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I was wondering if it possible to use iptables to enforce MAC address to IP restrictions to prevent users from stealing IPs. Basically just looking for a way to specify that MAC X can only use IPs Y and Z.

I know you can set static ARP entries on some layer3 routers, however mine isn't capable of doing that so I'm looking at setting up a linux box to do my layer3 routing and have it do the enforcement.

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Generally MAC address limits are not worth the hassle for most installations. MAC addresses can be spoofed with trivial ease. The one exception I would say is at the switchport level, then they can't sniff the wire for valid mac addresses. –  Zypher Jan 9 '10 at 6:37
    
Can one configure 802.1X to enforce MAC to IP address mappings? –  pcapademic Jan 9 '10 at 7:41
    
Will look into 802.1x... seen it for port security, but haven't looked at for IP mappings. –  Ken Robertson Jan 10 '10 at 1:31
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up vote 4 down vote accepted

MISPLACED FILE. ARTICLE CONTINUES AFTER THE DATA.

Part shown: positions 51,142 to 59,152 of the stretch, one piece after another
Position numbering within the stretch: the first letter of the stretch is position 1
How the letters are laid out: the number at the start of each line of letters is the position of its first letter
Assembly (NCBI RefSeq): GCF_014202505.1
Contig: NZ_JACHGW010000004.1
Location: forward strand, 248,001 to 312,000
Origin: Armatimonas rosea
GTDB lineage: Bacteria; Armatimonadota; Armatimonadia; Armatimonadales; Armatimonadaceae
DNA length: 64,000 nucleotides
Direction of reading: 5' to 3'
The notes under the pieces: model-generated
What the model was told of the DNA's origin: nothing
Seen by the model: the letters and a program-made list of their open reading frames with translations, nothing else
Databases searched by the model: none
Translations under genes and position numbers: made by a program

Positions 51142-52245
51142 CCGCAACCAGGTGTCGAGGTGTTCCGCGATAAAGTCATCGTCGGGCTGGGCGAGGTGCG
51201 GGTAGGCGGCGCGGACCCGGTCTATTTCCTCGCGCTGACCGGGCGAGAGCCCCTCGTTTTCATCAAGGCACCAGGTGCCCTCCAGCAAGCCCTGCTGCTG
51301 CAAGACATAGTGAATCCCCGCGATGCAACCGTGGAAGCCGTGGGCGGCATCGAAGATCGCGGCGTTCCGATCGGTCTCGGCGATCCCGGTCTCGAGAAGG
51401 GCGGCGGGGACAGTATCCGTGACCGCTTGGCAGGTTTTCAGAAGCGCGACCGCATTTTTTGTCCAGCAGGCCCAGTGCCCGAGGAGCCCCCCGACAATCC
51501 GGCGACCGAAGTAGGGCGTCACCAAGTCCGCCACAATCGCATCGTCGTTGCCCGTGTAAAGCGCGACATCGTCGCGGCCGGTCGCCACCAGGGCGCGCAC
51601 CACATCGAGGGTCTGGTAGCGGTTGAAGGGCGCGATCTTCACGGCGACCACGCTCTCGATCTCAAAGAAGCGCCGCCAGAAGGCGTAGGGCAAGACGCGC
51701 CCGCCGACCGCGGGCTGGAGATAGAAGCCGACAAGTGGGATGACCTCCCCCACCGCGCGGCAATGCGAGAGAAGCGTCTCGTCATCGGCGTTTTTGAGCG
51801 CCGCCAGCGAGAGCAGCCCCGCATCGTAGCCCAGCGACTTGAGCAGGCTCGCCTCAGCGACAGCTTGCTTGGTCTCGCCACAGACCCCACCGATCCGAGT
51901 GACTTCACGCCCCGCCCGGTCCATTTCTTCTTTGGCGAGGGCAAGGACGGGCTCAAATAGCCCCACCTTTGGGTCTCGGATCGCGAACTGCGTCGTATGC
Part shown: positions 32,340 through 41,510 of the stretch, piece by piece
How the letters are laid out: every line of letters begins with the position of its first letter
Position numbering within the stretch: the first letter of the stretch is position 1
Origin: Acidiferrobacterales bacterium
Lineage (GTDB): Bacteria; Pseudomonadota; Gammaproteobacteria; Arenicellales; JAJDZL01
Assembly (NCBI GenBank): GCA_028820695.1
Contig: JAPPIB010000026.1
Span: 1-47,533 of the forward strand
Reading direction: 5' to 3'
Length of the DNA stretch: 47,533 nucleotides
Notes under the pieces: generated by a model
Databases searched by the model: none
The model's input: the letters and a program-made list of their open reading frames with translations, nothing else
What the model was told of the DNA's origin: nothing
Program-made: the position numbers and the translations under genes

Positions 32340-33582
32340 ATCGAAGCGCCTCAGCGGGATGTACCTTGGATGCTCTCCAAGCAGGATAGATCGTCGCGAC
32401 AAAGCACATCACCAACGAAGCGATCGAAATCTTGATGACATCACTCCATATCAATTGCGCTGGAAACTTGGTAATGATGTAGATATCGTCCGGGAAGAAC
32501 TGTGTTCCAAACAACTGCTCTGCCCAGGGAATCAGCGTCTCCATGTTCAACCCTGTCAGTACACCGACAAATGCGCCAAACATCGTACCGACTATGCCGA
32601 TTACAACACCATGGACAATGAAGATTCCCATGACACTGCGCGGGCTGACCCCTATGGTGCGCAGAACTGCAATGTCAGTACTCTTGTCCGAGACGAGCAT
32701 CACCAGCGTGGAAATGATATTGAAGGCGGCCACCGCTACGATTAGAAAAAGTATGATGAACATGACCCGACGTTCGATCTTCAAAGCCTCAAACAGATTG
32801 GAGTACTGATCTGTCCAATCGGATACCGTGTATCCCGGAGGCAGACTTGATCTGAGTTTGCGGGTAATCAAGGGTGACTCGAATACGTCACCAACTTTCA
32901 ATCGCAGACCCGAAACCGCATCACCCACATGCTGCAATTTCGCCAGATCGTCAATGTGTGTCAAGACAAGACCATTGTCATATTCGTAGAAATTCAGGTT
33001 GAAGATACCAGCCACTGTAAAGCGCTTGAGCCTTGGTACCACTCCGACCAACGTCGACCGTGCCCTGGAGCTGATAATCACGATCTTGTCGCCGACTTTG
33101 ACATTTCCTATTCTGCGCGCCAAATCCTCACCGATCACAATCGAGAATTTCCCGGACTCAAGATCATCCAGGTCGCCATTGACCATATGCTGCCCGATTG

Whilst Zypher's comment is correct, and MAC address filtering at anything other than the wallport level is pretty useless, if you're really keen on doing this, iptables can handle it. Look for the mac match extension (which provides the --mac-source option), conveniently documented in iptables(8).

Note that this can only work in a device that passes all traffic through it, otherwise people can still steal IP addresses on your LAN with whatever MAC address they like, it's just that your router won't route the packets. So, in principle, you'd need to put every switch port on its own VLAN, use trunking to get all those packets into your central box, probably do a whole mess of proxy ARP, and then find out precisely how much traffic your little router can actually pass. Or you can just buy a better switch, or just ask people nicely not to go plugging random equipment into the network (on pain of having it driven over with a tank). I can hook you up with a reliable supplier of tanks, if needed.

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Thanks. Currently, have an HP Procurve 2824. Works nicely, but not finding an easy way to lock clients down. –  Ken Robertson Jan 10 '10 at 1:30
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